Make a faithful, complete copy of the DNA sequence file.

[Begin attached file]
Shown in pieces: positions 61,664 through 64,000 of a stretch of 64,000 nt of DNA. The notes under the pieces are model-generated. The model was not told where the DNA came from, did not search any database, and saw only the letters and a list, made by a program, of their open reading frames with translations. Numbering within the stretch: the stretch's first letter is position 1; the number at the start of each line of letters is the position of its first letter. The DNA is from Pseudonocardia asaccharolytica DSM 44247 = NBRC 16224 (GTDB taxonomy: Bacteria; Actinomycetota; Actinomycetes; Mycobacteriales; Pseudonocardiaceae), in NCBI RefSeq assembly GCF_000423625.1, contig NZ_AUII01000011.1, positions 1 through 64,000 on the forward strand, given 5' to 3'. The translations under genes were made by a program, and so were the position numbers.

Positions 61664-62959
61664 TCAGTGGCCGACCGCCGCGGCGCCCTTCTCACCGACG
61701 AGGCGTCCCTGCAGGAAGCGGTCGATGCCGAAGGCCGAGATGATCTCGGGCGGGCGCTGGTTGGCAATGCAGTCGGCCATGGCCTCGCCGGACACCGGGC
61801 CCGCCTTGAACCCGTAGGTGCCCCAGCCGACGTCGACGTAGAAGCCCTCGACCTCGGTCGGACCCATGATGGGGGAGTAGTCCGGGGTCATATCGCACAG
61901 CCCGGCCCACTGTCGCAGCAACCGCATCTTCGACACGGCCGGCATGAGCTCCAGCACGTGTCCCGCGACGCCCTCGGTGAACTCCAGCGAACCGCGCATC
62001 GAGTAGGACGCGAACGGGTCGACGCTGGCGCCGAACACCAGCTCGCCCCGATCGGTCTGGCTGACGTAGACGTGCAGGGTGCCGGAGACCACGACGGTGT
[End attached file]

Shown in pieces: positions 61,664 through 64,000 of a stretch of 64,000 nt of DNA. The notes under the pieces are model-generated. The model was not told where the DNA came from, did not search any database, and saw only the letters and a list, made by a program, of their open reading frames with translations. Numbering within the stretch: the stretch's first letter is position 1; the number at the start of each line of letters is the position of its first letter. The DNA is from Pseudonocardia asaccharolytica DSM 44247 = NBRC 16224 (GTDB taxonomy: Bacteria; Actinomycetota; Actinomycetes; Mycobacteriales; Pseudonocardiaceae), in NCBI RefSeq assembly GCF_000423625.1, contig NZ_AUII01000011.1, positions 1 through 64,000 on the forward strand, given 5' to 3'. The translations under genes were made by a program, and so were the position numbers.

Positions 61664-62959
61664 TCAGTGGCCGACCGCCGCGGCGCCCTTCTCACCGACG
61701 AGGCGTCCCTGCAGGAAGCGGTCGATGCCGAAGGCCGAGATGATCTCGGGCGGGCGCTGGTTGGCAATGCAGTCGGCCATGGCCTCGCCGGACACCGGGC
61801 CCGCCTTGAACCCGTAGGTGCCCCAGCCGACGTCGACGTAGAAGCCCTCGACCTCGGTCGGACCCATGATGGGGGAGTAGTCCGGGGTCATATCGCACAG
61901 CCCGGCCCACTGTCGCAGCAACCGCATCTTCGACACGGCCGGCATGAGCTCCAGCACGTGTCCCGCGACGCCCTCGGTGAACTCCAGCGAACCGCGCATC
62001 GAGTAGGACGCGAACGGGTCGACGCTGGCGCCGAACACCAGCTCGCCCCGATCGGTCTGGCTGACGTAGACGTGCAGGGTGCCGGAGACCACGACGGTGT